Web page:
Little Children  – The decade’s best movie about suburban dystopia and arguably Kate Winslet’s best performance. She plays an educated mother whose marriage is passionless. She begins an affair with Patrick Wilson –The Prom King, as he’s dubbed by the neighborhood mothers—whose marriage is  deteriorating while he attempts to pas the bar exam. Most memorable, however, is Jackie Earle Haley, a sex offender trying to start a new life while under the watchful eye of self-appointed moralist. (2006)

The Lives of Others – An engrossing film about the horrors of life on the front lines of the Cold War. Ulrich Muhe is a member of the Stasi in 1984 who listens in on the conversations of a playwright and his lover. His own life being one of boredom he becomes increasingly engrossed in those of his subject. Florian Heckel von Donnersmarck crafted a film of personal destruction while addressing contemporary issues of privacy in a time of unparalleled freedom. (2006)

The Lord of the Rings Trilogy – It will be hard to explain to future generations the impact that this series of films had on a populace put on perpetual edge in the age of terrorism. Thousands of people lined up to watch the entire trilogy, nine hours in total. It did not take much imagination to see the similarities between Peter Jackson’s sprawling epics and the state of world affairs. The stories of honor, mysticism, fellowship and duty in the face of an indefatigable enemy bent on an engineering an apocalypse resonated with millions of people who had never even heard of JRR Tolkien. (2001-2003)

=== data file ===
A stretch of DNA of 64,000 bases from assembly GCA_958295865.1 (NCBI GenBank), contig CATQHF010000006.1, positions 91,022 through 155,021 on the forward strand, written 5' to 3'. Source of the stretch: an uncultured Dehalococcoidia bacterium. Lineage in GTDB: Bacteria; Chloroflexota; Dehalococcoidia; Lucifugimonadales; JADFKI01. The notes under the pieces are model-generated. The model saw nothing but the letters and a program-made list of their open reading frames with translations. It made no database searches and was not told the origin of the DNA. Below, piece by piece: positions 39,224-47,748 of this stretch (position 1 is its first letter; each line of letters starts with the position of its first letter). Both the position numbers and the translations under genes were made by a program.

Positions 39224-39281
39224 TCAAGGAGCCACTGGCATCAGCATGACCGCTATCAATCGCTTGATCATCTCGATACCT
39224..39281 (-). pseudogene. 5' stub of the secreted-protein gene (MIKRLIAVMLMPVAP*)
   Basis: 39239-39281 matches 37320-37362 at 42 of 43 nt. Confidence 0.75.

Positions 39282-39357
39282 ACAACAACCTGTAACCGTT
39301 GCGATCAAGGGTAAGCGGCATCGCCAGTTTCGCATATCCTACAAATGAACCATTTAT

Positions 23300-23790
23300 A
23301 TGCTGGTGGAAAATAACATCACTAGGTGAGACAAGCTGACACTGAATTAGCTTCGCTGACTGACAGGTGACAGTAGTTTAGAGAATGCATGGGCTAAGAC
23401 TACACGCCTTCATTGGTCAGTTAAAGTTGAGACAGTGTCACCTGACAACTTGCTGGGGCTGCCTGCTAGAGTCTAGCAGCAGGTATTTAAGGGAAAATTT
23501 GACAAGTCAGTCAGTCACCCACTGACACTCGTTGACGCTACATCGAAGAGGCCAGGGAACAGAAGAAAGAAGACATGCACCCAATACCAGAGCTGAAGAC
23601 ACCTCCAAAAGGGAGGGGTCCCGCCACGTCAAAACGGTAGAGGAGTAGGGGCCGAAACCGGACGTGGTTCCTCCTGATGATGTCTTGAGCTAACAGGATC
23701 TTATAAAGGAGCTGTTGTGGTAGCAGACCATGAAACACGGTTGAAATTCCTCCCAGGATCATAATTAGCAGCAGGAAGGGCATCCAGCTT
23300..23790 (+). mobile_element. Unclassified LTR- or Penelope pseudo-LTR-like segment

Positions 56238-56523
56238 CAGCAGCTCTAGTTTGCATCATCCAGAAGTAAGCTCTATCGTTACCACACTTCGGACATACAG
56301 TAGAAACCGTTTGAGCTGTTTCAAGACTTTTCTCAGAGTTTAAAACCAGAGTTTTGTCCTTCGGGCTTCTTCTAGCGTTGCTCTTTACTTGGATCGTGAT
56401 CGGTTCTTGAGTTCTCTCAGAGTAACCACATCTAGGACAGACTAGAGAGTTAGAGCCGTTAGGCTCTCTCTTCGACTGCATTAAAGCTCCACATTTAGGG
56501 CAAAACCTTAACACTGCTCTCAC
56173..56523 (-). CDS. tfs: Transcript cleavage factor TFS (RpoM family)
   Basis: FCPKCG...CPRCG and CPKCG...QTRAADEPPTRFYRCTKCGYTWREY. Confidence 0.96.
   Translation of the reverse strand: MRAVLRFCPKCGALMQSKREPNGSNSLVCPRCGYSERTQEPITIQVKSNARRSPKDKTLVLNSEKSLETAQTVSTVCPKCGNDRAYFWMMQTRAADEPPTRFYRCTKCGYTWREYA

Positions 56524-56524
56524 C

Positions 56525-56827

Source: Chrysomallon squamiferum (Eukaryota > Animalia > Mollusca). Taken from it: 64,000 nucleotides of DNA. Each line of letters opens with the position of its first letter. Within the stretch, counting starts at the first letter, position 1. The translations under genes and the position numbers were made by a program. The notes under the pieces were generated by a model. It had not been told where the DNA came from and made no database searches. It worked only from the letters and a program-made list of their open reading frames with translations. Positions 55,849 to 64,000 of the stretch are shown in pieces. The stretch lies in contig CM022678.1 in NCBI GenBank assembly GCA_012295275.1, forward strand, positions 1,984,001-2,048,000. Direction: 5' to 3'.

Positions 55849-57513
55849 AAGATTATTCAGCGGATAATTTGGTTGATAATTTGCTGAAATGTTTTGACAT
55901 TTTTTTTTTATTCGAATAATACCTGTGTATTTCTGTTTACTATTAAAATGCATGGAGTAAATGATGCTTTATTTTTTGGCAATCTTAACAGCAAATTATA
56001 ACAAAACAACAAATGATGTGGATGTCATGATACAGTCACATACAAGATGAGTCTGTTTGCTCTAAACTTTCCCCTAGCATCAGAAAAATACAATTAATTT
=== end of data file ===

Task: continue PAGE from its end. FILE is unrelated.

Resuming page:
Memento  – How Christopher Nolan began the decade. The taut Guy Pearce is covered from head to toe with tattoos. He’s also written himself hundreds of notes. The ink on both the paper and his skin is critical because he has no short term memory. In normal circumstances this would be quite the conundrum, but it’s worse because Pearce’s wife has been murdered and he’s trying to figure if he did it or if someone else did. Memento was that rare, visceral movie that left the audience in their seats after the house lights came up, catching their collective breaths. (2001)

Michael Clayton  – Where Good Night and Good Luck was a clarion call to a lazy media elite, George Clooney got back in front of the camera in this tightly written drama about corporate malfeasance. He’s a fixer who keeps small problems from becoming big ones. He must prevent an old friend gone crazy (a manic Tom Wilkinson) from jeopardizing a billion-dollar project while keeping the company lawyer (a scathing Tilda Swinton) at bay. Tony Gilroy’s movie recalls 70s classics like The Parallax View and Three Days of the Condor. (2007)

Minority Report – The back end (after Artificial Intelligence: AI) of a Steven Spielberg double-dip on the dire possibilities of the near future, blisters with energy. Tom Cruise plays a pre-crime officer—criminals are arrested before they commit their crimes—who finds himself caught up in agency politics that have far-reaching implications. Watch it again just to see how prescient it is, based on a Philip K. Dick novel. (2002)

Monster’s Ball  – An extremely graphic sex scene featuring Halle Berry and Billy Bob Thornton (ick) generated buzz, but Marc Forster’s depiction of troubled lives in the south is harrowing. Heath Ledger, Sean Combs and Peter Boyle are excellent in support of Berry’s raw performance. (2001)